Eva Jiřičná has been a ruthless curator of this year’s Architecture Room at the Royal Academy Summer Exhibition. The show is all the better for it, writes Christine Murray
The chaos of the Royal Academy of Arts Summer Exhibition, a maze of esteemed galleries cluttered with artwork clamouring for attention, is a product of the show’s unusual selection process.
This long tradition, an annual event held without fail since 1769, sees thousands of works paraded in front of its curators who pick the best of the open submissions for their rooms. But the small print is that if you are a Royal Academician (RA), up to six pieces of your work are automatically included in the summer show.
The frenetic exhibition is borne of the curatorial team’s struggle to meaningfully combine the mandatory RA work with exciting discoveries from lesser-known talents.
The challenge with the Architecture Room is how to stop the RA work from dominating this space – the smallest gallery in the exhibition – to make room for exhilarating work from emerging architects and students. Curators often cope by hiding uninspiring commercial models (presumably submitted by RAs to flatter clients) in the centre of plinths, bookended by interesting work, or by climbing the walls, hanging them far above eye level.
The challenge of the Architecture Room is how to make space for exhilarating work from emerging architects and students
The curator of the Architecture Room this year, Eva Jiřičná, took a more radical approach: If the RA work didn’t suit the room, she phoned up RAs and asked them to withdraw work and submit a different piece.
‘It’s always difficult to reject any work that is submitted. It’s so much easier to spread good news rather than bad,’ Jiřičná says. ‘At the end of the day there is only one relatively small gallery, so something has to give.’
Jiřičná also managed to trade some architecture pieces into other galleries, such as the enormous David Chipperfield model, to save on space. Zaha Hadid’s sculpture also features in another room.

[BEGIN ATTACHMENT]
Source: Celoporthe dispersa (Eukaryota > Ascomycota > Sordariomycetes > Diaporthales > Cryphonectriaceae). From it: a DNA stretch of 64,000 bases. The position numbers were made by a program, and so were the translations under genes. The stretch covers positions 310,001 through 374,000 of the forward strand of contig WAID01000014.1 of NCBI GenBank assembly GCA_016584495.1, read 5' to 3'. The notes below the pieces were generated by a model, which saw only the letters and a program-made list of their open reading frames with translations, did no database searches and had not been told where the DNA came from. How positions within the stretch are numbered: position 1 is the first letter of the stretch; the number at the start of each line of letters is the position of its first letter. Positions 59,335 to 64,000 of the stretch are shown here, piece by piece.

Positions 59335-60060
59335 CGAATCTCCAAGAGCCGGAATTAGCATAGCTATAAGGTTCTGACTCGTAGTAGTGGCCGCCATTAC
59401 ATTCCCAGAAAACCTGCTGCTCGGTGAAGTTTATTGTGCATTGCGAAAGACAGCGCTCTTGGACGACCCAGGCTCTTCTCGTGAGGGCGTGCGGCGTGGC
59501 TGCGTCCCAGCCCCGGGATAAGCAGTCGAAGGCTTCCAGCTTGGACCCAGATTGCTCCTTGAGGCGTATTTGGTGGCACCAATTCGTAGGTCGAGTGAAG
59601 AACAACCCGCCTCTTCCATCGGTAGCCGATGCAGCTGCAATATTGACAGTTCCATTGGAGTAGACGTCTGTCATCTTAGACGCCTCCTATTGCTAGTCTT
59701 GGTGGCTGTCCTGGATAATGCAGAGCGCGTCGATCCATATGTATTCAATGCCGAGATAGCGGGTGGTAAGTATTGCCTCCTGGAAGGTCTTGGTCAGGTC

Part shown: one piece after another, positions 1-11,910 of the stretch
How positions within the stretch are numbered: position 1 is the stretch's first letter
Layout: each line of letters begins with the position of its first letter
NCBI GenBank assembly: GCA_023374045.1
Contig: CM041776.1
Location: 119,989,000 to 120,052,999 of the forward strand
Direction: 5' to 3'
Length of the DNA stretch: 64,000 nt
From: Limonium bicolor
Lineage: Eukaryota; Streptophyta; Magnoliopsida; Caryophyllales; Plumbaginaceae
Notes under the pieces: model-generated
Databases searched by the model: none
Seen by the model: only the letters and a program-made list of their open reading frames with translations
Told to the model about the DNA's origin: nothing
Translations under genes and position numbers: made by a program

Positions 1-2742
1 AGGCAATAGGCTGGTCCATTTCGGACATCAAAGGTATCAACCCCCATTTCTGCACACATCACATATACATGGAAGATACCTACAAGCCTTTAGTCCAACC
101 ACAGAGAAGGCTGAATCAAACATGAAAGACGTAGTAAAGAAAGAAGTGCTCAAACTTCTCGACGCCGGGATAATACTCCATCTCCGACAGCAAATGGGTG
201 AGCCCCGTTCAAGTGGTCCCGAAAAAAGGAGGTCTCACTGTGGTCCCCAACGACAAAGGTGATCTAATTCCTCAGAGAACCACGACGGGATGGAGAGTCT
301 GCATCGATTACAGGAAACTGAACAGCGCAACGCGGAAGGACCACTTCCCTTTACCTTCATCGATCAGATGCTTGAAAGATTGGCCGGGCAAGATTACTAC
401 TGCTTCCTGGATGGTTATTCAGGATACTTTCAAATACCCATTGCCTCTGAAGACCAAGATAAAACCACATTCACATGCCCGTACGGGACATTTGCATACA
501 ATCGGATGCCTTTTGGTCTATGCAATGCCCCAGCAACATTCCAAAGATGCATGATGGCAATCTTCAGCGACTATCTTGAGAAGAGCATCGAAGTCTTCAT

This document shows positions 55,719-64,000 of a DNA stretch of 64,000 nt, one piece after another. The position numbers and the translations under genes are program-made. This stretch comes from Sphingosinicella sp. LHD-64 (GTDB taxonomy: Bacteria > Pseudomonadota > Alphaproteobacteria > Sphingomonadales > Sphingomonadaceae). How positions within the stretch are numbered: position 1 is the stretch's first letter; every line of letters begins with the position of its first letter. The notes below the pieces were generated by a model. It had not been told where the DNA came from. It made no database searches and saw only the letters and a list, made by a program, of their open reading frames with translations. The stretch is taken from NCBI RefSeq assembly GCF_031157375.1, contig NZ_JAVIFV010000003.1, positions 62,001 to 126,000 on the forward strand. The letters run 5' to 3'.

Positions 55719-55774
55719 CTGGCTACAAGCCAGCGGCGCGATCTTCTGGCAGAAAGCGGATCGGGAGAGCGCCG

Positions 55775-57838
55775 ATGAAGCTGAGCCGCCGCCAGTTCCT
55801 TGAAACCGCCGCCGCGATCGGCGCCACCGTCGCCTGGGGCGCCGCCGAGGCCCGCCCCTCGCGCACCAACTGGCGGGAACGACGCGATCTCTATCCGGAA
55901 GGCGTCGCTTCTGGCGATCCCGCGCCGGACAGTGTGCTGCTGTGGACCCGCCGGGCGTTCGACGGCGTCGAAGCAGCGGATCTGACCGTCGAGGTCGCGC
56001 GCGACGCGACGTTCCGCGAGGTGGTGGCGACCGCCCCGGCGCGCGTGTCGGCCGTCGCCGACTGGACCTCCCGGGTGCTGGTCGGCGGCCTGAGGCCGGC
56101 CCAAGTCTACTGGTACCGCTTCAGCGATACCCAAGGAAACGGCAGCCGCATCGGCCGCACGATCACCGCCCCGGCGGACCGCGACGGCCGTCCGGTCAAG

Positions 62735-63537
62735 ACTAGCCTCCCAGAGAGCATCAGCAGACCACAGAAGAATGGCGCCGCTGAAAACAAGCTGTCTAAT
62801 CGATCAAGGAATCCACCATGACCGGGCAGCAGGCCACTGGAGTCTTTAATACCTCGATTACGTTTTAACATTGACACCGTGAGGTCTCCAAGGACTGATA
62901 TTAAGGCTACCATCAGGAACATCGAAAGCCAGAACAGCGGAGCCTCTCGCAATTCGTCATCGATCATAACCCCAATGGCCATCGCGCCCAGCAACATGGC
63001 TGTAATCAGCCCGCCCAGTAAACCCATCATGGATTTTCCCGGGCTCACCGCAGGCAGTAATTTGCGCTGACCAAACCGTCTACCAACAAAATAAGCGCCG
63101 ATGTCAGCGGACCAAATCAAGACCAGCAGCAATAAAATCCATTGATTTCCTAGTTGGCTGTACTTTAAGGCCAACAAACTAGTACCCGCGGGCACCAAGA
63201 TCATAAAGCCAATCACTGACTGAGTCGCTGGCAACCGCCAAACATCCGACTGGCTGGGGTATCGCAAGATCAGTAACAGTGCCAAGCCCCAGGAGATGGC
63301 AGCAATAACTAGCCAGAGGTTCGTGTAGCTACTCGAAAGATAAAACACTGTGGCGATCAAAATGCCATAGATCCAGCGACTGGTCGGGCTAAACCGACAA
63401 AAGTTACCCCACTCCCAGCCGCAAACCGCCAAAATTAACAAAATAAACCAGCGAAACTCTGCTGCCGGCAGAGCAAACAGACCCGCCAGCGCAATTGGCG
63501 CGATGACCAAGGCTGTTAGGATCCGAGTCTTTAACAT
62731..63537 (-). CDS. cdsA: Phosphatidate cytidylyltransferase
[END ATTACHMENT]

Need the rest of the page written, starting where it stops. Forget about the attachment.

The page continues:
The Architecture Room is stronger for it. There are notably fewer pieces exhibited, and these are of more uniform quality. There’s still plenty of work on show, but it’s a slightly less confused experience than usual. The inclusion of occasional pieces of sculpture or art in the Architecture Room emphasises, rather than blurs, the distinction between the arts – object-making versus the making of space.
There are some fun juxtapositions: Richard Rogers’ star-shaped steel cross-bracing next to starfish-shaped sculptures by Ikuko Iwamoto, an Amanda Levete Architects model of the EDP Foundation near a stainless steel sculpture by Margarita Trushina. Standout pieces include the winners of this year’s AJ/Lend Lease Awards: two models by Heatherwick Studio, which picked up the £5,000 prize for Best First Time Exhibitor, with Mina Gospavic commended in this category, and Feilden Clegg Bradley Studios’ Southbank Centre models, which scooped the £10,000 Architecture Award, for which Spencer de Grey’s models for the Foster-designed Einstein museum in Jerusalem and Birds Portchmouth Russum Architects’ Brewster House were commended.
The canary yellow walls are intended to make the drawings stand out
As for the canary-yellow walls, Jiřičná explains that they were intended to make the drawings stand out. They are a bit garish, but what architects might prefer (white walls) matters less here – this show and its awards are about engaging the up to 60,000 visitors. ‘My secret dream is that people will enjoy it,’ Jiřičná says. I certainly did. The overall impression is of a profession engaged in ‘making’ and that architects are a playful, inspired bunch. It may inspire new recruits into the profession.
Comment from Eva Jiřičná
‘I sincerely hope visitors to the exhibition will notice that architecture is interesting, inspirational, very serious, though at the same time excellent fun. There is a large selection of sketches, built and unbuilt projects, ideas, abstract composition – you name it and you’ll find it.
‘Architecture is seen in juxtaposition with art, of both well-known and emerging artists. That is to show that architecture can be an integral part of a very famous art show and not, as it has been for a long time, completely separated from the mainstream.
‘My secret dream is that people will enjoy it, find little jokes here and there and leave with a smile – hence the yellow colour on the walls, to bring the sunshine in.’
Royal Academy of Arts Summer Exhibition, 10 June - 18 August, Royal Academy of Arts, London